One night, he called me and said “I saw you with another guy. Are you dating him?” I told him I was and that he needed to stop calling me. I wasn’t interested in him; it was over. It had, in fact, never really begun.

That night, I woke up to a rock breaking my bedroom window. I knew he’d done it.

I called the police because my landlord needed a report for insurance. The officers came, and after inspecting the window, they asked me if I knew who had done it. I gave them his name. They stopped writing and looked up at me. “This guy is known to us for weapons and uttering death threats. If we bring him in for this, he’ll come after you because we can’t hold him.” Then I watched them leave as I gripped my incident report in my hands. My Super told the landlord that some partiers had done it, and it was fixed the next day.

That night he called. “I see they fixed your window. That was fast.” I hung up.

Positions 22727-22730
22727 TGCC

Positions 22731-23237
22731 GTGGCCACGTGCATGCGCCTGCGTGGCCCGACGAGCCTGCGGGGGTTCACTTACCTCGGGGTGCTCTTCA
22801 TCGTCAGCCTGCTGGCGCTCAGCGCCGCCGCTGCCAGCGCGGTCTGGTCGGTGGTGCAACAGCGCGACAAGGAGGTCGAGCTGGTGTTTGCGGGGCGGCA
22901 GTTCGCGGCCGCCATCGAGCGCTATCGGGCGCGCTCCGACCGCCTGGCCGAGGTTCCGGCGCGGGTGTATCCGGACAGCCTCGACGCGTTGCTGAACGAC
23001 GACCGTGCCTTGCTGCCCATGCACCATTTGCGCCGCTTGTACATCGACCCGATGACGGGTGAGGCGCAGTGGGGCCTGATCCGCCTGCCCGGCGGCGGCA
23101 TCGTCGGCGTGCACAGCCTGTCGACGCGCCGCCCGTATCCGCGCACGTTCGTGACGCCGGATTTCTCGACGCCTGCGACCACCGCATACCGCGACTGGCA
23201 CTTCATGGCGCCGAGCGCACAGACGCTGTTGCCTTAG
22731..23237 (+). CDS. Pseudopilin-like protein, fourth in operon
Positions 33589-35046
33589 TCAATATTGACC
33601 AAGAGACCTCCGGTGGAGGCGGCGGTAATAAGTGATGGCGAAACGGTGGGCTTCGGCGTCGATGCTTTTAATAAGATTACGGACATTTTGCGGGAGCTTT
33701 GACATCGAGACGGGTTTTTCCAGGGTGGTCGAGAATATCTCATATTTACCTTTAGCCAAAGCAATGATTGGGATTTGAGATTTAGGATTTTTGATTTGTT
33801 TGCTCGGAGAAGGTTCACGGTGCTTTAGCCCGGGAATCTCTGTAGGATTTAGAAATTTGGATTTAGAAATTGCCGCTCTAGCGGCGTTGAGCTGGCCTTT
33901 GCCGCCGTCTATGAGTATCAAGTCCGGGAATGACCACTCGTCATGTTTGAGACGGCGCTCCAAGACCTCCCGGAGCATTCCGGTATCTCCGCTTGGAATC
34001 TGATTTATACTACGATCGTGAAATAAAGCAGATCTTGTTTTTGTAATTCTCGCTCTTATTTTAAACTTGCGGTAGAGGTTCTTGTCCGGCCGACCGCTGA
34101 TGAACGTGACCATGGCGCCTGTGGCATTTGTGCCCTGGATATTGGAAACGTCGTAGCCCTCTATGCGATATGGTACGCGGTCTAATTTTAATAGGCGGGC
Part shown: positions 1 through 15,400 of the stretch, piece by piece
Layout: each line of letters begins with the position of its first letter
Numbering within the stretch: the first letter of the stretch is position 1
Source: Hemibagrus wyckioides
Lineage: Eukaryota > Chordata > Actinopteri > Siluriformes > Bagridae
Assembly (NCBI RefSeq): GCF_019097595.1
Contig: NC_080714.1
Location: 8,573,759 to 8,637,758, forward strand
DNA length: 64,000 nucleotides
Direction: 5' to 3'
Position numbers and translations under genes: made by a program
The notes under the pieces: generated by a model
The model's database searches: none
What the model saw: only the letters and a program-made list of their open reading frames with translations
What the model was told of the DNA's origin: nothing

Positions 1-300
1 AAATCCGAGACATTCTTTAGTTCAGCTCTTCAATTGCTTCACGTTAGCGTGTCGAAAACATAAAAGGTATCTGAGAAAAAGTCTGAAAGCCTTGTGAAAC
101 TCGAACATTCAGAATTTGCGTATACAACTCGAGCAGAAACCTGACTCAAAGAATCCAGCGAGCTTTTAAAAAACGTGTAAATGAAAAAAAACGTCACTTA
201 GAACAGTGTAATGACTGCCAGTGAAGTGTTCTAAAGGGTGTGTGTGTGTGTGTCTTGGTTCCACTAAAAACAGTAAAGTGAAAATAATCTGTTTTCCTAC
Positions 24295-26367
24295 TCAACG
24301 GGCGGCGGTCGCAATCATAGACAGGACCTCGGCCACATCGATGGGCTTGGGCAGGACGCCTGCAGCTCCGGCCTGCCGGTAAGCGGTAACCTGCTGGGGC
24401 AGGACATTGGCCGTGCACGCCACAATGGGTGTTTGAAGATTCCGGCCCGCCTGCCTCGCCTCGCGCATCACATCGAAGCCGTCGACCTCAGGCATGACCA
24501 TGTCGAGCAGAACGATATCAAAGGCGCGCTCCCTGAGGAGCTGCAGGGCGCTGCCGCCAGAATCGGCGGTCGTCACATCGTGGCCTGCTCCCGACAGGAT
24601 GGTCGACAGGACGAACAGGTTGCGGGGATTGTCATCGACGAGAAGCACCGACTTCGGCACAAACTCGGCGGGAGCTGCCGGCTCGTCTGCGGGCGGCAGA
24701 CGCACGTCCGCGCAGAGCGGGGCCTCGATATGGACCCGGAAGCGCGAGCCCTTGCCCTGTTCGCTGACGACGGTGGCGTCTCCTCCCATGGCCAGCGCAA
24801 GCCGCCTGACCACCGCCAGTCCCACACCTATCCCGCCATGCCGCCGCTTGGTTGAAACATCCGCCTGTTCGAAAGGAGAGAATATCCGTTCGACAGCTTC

That’s when I became aware that he was stalking me. He didn’t really try to hide it; I think he enjoyed knowing that I knew. He seemed to enjoy knowing that he literally lived on the periphery of my life, affecting my choices and influencing my movements. He knew I saw him standing across the street staring up at my window. Once, he even sat outside my apartment door for three hours when I was inside – every once in awhile saying something to let me know he was still there.

When I was at a club, he’d stand on the edge of the dance floor and smirk when I noticed him. On one occasion, he followed me into the women’s washroom, grasping my arm as I tried to pull away. The women inside scattered, but security rushed in and took him away.